The Roth IRA was made available to us back in 1998, and for many people it’s been a useful tax-advantaged tool to help save for retirement. If you’re unfamiliar with the Roth, it works like this: You put money into the Roth on a post-tax basis, and, if you follow the rules properly, any potential gains you realize from the investments in the account can be withdrawn tax-free. Not bad!

Of course, I mentioned the “rules.” Roth IRAs have certain stipulations associated with them to make sure their tax-favored status isn’t abused. In particular, there are two different five-year rules that are attached to Roth accounts that you need to be aware of.

The first 5-year rule applies to earnings in the Roth, and determines whether the gains in the account will be tax-free. The second one applies to Roth conversions, and that determines whether or not you can access your converted principal PENALTY-free. You need to be aware of both.

Rule #1: Earnings and Tax-Free Gains

Regarding the first five-year rule, in order for the earnings in the Roth to come out tax free, five tax years must pass from when your first contribution was made to ANY Roth IRA you own. Once you make your first contribution to a Roth, that 5-year clock starts ticking, which means that any subsequent Roth contributions you make will be based on that initial 5-year clock. So in other words, there’s not a new 5-year clock for each Roth contribution, nor is there one for each Roth account you hold. All of them are aggregated to determine whether the rule is ultimately met. Once this 5-year rule has been satisfied, it’s been satisfied for good.

Keep in mind, though, that even if you meet this 5-year rule, the distribution only qualifies as tax free if you’ve satisfied the entire test – that is, you’re at least 59 ½, or though death, disability, or under the first-time home buyer rules.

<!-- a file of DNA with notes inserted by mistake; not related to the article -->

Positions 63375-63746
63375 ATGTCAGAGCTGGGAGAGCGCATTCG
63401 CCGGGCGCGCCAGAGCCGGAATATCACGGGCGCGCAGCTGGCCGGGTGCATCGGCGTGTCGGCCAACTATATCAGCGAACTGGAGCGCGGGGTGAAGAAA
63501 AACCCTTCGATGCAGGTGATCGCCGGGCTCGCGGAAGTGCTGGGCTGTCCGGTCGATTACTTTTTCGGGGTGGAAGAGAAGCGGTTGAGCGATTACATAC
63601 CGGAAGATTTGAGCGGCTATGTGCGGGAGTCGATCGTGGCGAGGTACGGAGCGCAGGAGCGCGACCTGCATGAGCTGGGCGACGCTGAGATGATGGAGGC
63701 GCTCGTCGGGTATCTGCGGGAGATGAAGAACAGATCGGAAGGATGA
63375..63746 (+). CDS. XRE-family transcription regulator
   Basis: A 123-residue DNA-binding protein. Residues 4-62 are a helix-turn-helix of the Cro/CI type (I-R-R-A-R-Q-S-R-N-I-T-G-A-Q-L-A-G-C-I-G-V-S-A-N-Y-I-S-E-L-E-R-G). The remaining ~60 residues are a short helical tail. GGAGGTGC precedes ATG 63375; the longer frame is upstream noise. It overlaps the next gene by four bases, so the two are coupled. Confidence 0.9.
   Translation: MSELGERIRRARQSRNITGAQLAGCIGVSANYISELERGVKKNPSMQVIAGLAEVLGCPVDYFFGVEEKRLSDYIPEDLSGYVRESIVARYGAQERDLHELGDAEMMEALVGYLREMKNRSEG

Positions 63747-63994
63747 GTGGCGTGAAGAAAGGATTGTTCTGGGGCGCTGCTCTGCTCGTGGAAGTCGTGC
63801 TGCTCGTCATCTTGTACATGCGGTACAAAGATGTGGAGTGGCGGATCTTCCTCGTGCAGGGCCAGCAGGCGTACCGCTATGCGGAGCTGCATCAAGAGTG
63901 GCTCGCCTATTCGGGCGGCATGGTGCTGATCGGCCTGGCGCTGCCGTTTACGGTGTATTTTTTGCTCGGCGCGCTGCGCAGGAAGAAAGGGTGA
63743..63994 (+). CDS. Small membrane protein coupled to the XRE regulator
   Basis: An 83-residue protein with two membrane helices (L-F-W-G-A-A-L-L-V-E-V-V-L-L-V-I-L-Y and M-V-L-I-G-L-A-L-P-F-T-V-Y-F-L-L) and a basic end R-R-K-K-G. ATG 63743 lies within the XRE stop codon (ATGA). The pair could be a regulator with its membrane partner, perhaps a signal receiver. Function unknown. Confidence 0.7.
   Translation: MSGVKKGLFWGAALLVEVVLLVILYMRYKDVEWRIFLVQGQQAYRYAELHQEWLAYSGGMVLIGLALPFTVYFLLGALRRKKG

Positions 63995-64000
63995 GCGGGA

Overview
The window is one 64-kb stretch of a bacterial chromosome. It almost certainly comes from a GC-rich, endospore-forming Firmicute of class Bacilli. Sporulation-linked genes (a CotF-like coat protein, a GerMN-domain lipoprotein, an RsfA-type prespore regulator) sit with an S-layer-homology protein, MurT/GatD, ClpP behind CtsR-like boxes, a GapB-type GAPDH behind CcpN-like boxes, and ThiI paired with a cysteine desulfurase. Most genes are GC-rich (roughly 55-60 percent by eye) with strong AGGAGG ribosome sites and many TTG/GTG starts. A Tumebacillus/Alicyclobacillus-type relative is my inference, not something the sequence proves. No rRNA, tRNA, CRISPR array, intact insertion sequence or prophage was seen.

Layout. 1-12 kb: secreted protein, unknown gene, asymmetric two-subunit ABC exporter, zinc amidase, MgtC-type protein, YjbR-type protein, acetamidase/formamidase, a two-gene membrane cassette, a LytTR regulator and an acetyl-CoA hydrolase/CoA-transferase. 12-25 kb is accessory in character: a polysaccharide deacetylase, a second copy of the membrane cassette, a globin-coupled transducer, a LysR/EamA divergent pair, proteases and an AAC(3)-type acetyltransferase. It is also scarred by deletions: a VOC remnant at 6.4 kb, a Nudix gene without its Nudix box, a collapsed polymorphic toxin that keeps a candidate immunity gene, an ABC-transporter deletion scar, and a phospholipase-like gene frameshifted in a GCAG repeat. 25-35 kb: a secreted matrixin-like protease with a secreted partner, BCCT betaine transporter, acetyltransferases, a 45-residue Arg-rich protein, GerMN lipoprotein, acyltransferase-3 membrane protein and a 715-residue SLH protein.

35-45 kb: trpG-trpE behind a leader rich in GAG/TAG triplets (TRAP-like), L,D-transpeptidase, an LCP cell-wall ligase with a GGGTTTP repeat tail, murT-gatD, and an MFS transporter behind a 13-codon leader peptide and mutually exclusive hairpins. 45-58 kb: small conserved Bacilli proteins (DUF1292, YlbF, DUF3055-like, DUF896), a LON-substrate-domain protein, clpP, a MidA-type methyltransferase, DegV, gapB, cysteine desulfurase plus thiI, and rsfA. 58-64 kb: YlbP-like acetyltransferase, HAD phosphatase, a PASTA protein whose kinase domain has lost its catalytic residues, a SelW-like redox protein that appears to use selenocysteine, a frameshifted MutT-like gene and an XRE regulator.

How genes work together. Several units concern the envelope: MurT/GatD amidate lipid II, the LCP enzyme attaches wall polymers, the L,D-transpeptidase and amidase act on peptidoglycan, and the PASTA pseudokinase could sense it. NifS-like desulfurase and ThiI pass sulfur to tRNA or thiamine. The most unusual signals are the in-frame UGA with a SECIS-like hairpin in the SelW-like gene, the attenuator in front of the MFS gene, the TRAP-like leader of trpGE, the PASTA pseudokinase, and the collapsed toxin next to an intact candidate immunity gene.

Rule #2: Roth Conversions from Pre-tax Retirement Accounts

The second 5-year rule is associated with Roth conversions from pre-tax retirement accounts, and it dictates whether your withdrawals of the converted principal are penalty-free or not. And unlike the first rule for contributions, each converted amount has its own 5-year clock. So you could have multiple clocks running if you’ve made multiple conversions. And once you make withdrawals from Roth conversions, they come out on a first-in, first-out basis – contributed principal, then converted principal with the oldest conversion first, then earnings. But the cool thing is that once you reach age 59 ½, this 5-year rule goes away, because being over age 59 ½ is itself an exception to the penalty!

Bottom line here is that while Roth IRAs can be wonderful retirement savings tools for some people, they come with certain rules and restrictions that have to be followed. If you get it wrong, you could wind up paying extra taxes and penalties. If you need more guidance, just give us a call – we’re here to help.